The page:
In her testimony, Margarida reveals the difficulty to accept the mental disorder and the changes in her life in function of the impacts of this condition. The sadness appeared in her look and tone of voice in the course of the report, especially when mentioning the dream of being a financially independent woman, of having a profession. At the same time, she justified herself, stating that she had found strength in her unconditional love as a mother, to overcome the obstacles and keep up her journey.

In that sense, studies on the team underline that love makes the caregiver find strength to cope with the suffering deriving from the discovery of the disease, the prejudice and the difficulties.4

Another aspect addressed in the reports refers to the prejudice in the context of mental health. Many people, due to a lack of knowledge, present prejudiced attitudes when they find out about the mental disorder.

I have friends, but I no longer go to other people's homes because of his problem; then, they take some distance. My husband's friends used to come here, then they took distance because of my son, because he gets nervous, if he goes to other people's homes he causes trouble [...]. So, I prefer to stay more at home, I stopped receiving visitors too, because it's difficult. At weekends, I used to go out a lot, now I don't anymore, I only go to my mother-in-law's and my aunt's, to places where the others already know what he has and understand it (Tulipa, mother).

The report unveils a very common aspect in the contexts of families of children with a mental disorder, represented by the social isolation of its members, to hide a situation that causes constraints as well as to protect the child against the lack of understanding and the prejudice.

The prejudice and discrimination stand out, mainly when particular aspect of life with the mental patient become public, as society faces difficulties to accept behaviors that differ from the normality pattern it established.7,18

When they are confronted with the unknown universe of the mental illness, the family needs comprehensive care from the health team, aiming to enable it to understand and accept the disease, learning to cope with the child's behavior to preserve the social contact and leisure activities that are essential to maintain the quality of life of its members. Nurses, in turn, play a crucial rule in the substitutive mental health care services, represented by the CAPS-i in this study, being responsible for welcoming, taking care and understanding the suffering according to the singularity of each individual and family.19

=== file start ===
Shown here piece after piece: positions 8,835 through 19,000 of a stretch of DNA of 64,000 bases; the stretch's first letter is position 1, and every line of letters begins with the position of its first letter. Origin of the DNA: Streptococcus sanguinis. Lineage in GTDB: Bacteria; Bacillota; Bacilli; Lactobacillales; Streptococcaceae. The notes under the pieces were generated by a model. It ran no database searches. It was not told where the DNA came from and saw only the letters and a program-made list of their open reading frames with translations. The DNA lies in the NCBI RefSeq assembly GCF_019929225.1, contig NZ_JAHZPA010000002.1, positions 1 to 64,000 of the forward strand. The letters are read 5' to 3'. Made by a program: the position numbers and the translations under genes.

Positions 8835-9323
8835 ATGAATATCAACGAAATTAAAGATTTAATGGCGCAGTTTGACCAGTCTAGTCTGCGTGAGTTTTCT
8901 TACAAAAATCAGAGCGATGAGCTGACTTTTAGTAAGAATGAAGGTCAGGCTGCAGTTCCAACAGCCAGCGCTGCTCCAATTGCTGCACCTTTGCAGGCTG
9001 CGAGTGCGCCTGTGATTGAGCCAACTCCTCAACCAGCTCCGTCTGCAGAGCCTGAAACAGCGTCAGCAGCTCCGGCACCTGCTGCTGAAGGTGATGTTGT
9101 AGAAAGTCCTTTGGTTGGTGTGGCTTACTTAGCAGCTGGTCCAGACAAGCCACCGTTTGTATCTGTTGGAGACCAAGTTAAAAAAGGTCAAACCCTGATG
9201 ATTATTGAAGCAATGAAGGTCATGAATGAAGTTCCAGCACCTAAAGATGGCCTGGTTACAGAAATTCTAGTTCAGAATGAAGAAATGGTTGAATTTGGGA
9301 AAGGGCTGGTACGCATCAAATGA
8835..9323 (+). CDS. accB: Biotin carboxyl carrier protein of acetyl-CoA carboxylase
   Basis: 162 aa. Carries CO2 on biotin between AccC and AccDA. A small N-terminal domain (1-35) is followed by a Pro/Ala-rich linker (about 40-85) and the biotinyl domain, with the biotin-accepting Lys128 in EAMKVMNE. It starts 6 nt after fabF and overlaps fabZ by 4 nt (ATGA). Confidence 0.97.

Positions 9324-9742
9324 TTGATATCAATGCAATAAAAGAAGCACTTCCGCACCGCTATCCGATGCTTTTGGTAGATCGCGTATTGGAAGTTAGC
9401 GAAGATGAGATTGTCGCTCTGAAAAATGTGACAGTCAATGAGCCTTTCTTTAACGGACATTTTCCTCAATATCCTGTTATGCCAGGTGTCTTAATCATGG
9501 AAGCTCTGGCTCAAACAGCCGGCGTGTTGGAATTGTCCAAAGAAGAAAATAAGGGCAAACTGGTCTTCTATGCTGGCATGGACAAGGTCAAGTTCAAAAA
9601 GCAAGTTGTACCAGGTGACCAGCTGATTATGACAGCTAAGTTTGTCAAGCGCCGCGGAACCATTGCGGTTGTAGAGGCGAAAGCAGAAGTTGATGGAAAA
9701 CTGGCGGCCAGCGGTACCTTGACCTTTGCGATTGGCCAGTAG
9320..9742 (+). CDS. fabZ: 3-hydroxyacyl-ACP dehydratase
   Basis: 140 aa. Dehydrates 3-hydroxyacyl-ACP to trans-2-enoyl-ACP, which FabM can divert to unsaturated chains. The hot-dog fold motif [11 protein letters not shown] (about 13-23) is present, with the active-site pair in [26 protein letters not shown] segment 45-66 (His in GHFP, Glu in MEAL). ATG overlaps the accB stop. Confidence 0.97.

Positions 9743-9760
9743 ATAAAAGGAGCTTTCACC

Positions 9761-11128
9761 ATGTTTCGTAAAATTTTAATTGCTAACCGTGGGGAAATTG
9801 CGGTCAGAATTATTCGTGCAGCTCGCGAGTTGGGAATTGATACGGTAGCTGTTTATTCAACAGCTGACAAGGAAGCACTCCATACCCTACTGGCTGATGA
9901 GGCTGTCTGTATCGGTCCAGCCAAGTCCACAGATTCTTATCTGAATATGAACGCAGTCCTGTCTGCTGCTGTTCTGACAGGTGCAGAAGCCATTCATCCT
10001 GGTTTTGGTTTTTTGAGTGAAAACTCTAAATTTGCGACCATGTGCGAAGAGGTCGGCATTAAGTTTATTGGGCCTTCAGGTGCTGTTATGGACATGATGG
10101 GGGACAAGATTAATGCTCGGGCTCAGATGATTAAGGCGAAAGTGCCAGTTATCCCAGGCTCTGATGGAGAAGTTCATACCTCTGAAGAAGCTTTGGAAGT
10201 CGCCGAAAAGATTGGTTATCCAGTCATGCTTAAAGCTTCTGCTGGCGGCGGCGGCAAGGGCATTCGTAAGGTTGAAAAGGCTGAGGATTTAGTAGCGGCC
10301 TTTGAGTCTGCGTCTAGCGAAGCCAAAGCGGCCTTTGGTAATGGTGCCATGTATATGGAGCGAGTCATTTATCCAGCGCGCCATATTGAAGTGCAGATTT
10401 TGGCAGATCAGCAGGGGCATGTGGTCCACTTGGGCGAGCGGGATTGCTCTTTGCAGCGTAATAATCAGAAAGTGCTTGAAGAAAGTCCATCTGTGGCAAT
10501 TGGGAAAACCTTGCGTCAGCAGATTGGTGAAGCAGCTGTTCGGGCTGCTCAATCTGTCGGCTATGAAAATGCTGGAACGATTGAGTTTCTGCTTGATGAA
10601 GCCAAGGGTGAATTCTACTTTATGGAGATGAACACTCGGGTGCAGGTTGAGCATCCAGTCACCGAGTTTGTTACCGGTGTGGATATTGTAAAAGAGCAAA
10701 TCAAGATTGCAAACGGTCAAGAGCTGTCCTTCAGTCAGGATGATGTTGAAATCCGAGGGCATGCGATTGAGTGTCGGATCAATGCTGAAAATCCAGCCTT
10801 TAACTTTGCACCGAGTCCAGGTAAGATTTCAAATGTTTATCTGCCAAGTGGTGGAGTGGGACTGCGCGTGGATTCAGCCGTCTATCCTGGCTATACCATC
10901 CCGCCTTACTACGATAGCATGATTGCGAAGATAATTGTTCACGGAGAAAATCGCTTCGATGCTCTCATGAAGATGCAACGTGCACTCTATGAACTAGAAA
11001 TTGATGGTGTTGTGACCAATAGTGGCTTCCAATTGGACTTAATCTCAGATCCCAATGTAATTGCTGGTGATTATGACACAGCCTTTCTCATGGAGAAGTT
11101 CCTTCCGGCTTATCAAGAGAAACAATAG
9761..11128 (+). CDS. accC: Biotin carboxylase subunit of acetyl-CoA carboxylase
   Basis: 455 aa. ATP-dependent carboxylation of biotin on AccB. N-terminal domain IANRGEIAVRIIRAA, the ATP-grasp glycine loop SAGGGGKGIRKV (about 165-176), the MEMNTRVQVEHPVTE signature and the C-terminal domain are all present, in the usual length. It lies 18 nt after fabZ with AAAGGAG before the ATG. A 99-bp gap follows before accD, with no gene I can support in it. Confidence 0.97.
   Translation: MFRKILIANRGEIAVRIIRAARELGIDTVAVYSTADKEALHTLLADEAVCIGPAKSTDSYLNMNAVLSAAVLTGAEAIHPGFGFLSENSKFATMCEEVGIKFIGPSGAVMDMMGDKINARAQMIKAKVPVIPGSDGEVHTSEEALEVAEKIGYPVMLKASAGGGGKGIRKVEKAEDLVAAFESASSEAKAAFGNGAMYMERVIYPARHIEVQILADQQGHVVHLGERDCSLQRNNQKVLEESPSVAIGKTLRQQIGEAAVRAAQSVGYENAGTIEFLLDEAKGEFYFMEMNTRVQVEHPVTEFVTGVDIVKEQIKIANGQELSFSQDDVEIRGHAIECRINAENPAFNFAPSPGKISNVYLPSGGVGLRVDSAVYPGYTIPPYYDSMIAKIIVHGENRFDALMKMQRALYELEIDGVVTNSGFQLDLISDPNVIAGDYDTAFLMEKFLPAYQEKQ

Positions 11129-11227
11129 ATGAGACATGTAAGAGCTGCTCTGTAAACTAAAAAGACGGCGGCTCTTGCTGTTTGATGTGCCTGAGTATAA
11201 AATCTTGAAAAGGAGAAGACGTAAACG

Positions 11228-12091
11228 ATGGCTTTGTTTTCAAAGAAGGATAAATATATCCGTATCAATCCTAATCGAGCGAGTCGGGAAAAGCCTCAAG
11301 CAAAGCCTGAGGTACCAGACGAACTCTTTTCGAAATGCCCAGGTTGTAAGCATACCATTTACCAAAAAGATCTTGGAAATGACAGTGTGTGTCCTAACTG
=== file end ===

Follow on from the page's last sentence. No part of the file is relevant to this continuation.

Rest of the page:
Feeling and reacting: experiencing the childhood mental disorder

The discovery of the mental disorder imposes changes in the family structure and the primary caregiver's routine, making countless feelings flourish: concern with the child's behavior, fear, insecurity and sadness. These feelings often end up going by unnoticed to the eyes of the health professional, who needs to get into the family to get to know them and thus be able to support these families, offering the attention and support needed to cope with the disease.

In view of a diagnosis like this, the family feels weakened and guilty and might deny the existence of the disorder, feeling frustrated with the expectations it had about this loved one. The reports of families are common who affirm that, if the problem were physical, they would be able to cope with the situation better.14

The need to have someone to share daily events with, as a means to mitigate the pain and share daily care, is evidenced in the participants' reports, in which they highlight the caregivers' emotional burden.

When we're stressed, we talk a lot, blow off steam, relieve that nervousness, that thing that's inside. Sometimes we almost explode too, there are times I lose hope! These days I told the girl [nurse] that sometimes I think I won't stand it, I'll lose hope because of dealing with him (Iris, grandmother).

Ah good Lord! Sometimes I want to get out of here. Yesterday was one of those days, I wanted to disappear from here! The place here is good, but depending on our life situation [...]. But it's good, just the way I am today! If I had a husband, it would be different. Who worked, who provided for the household, then I would dedicate all of my time to them, but I can't (Lírio, mother).

Other people's lack of support in care for the child worsens the primary caregiver's burden, and the despair and physical and emotional exhaustion surpass the hope.11Often the caregiver faces a solitary journey, marked by the need to talk, to share experiences and have someone to listen to the anguish and fears.14 The nursing professional's support is essential in that context, valuing sensitive listening and promoting psychosocial rehabilitation actions.

Another aspect evidenced in the participants' reports was the search for explanations for the establishment of the mental disorder in their lives. These explanations are not always rational, but are related to the lack of scientific knowledge and a mystical or fantasized conception of the phenomenon.

Sometimes even I used to fight, because I looked at him and I didn't want to see a child with that kind of disorder [...]. I got depressed because I didn't understand, I used to charge myself, like: 'Why, my God, I had my first son with this problem? Why do I need to go through all this, why do I have to face all this? What did I do to deserve this?' (Margarida, mother).